Congo Refugees Find Shelter on Islands Amid ongoing clashes between the army and militiamen in the Democratic Republic of Congo, thousands of people have taken refuge on two islands in a remote lake. Though life on the islands is difficult, the residents say they feel safer than in the villages where they were attacked.
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Congo Refugees Find Shelter on Islands

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Congo Refugees Find Shelter on Islands

Congo Refugees Find Shelter on Islands

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From NPR News, this is ALL THINGS CONSIDERED. I'm Michele Norris. The civil war in the Democratic Republic of Congo officially ended in 2002, but the fighting has continued in the east of the country forcing tens of thousands of people to flee their homes. In the remote Katanga province, several thousand people have taken refuge on two islands in the middle of a lake.

NPR's Jason Beaubien recently visited the islands in Lake Upemba and he has this report.

JASON BEAUBIEN: To get to Lake Upemba, you have to fly into a private dirt airstrip in the north of the Katanga province and then travel seven hours in a motorboat up the Congo River.

The river winds through low-lying grasslands and it serves as the main thoroughfare for the region. Children, old women, fishermen row dugout pirogues up and down the waterway. Occasionally, you pass a collection of sun blanched reed huts. One of the largest villages on this stretch of the river is Cobundo (ph). Mid January a group Mai Mai militia men attacked the village, chased away the lone policeman and burn more than 100 huts to ground. Cobundo now is an expanse of black soot and mud.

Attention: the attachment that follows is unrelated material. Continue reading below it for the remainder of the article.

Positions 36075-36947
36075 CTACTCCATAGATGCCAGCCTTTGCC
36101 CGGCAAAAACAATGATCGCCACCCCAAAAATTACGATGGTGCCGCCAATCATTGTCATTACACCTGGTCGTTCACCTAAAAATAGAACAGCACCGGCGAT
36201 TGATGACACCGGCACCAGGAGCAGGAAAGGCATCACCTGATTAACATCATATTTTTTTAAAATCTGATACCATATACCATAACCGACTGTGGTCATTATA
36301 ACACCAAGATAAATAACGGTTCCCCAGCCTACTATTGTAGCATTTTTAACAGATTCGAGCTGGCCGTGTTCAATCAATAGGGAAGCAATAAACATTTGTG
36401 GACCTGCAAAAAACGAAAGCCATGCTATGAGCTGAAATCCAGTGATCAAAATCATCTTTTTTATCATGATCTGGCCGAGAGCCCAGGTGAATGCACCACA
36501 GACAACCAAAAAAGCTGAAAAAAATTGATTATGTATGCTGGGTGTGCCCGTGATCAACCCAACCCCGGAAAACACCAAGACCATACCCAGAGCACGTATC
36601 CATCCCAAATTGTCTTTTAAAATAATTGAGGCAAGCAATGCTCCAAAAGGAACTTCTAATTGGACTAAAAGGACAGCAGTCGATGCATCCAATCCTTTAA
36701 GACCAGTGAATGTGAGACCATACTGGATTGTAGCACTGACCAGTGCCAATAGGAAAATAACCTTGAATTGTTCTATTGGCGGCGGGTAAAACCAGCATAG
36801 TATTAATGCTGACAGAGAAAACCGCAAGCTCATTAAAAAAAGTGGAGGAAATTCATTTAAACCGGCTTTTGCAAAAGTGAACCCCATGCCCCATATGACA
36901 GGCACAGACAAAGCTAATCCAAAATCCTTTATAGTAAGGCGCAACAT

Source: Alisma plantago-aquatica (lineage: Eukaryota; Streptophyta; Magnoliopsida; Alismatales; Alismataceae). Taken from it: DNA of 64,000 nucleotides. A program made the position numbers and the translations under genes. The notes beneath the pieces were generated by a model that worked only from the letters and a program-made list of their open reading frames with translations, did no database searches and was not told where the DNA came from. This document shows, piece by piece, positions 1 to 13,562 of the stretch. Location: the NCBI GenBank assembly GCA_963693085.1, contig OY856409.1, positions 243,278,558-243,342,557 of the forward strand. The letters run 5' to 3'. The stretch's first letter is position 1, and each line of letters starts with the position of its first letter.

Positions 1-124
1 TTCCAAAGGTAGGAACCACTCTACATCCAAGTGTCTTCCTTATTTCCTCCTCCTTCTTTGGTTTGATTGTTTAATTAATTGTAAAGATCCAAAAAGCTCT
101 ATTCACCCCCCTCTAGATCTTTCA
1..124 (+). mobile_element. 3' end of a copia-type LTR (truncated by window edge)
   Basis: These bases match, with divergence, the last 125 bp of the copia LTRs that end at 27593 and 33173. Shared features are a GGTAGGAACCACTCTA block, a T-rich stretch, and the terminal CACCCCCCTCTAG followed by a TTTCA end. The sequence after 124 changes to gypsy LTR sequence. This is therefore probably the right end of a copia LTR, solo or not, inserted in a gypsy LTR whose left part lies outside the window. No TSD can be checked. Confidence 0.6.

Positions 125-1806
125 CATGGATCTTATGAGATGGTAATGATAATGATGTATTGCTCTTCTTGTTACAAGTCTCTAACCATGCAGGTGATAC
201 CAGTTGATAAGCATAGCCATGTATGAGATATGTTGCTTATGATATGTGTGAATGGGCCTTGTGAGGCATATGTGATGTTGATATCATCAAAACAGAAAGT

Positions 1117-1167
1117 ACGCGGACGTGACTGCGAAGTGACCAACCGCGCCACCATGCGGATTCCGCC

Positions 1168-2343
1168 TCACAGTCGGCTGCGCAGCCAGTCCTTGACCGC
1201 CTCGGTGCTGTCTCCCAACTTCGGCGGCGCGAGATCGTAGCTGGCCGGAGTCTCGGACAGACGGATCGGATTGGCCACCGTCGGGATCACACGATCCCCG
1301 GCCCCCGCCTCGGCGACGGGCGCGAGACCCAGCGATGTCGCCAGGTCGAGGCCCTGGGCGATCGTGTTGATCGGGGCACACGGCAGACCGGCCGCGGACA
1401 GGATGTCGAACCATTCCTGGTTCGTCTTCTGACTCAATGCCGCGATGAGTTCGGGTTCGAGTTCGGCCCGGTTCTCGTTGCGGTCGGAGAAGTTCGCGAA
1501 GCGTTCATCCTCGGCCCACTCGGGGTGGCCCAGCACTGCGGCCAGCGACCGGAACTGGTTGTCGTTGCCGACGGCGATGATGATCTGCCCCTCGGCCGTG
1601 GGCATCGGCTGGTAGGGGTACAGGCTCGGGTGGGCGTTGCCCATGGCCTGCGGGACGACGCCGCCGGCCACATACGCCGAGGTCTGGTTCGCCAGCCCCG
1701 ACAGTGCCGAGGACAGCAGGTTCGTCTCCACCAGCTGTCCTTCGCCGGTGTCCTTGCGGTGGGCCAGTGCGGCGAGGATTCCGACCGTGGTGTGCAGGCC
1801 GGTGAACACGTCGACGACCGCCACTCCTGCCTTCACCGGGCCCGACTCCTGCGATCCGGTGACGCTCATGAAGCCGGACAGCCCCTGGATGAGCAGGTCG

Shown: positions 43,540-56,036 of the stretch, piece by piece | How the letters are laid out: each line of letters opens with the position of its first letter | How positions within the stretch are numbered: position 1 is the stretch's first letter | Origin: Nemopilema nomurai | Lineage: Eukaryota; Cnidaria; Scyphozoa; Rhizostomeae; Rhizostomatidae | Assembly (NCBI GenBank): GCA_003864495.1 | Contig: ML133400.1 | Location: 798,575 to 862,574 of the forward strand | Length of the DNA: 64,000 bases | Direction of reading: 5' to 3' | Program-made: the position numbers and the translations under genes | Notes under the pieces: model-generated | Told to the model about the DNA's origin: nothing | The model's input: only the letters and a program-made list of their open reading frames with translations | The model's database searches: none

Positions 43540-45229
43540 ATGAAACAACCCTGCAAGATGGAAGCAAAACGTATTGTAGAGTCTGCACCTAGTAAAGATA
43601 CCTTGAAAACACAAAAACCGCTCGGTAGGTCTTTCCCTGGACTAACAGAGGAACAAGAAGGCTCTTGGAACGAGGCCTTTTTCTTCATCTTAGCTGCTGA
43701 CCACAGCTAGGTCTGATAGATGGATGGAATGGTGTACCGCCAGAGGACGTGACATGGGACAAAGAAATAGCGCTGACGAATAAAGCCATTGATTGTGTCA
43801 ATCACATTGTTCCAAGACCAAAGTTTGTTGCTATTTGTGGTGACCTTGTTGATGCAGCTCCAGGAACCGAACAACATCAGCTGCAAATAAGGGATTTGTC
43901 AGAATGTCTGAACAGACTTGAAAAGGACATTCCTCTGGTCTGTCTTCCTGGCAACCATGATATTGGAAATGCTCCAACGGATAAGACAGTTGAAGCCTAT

About an hour further upriver at Yonga (ph), you switch to a flat bottomed boat to pass through a canal that Belgian colonialists dug between the Congo River and Lake Upemba. Lush green elephant grass leans over the narrow canal, making it a times feel like a tunnel. At the end of the canal, the boat has to be pushed through a swamp. Then from the edge of Lake Upemba, it's still an hour and a half trip to the two islands where some 4,000 people have taken refuge from brutal militias.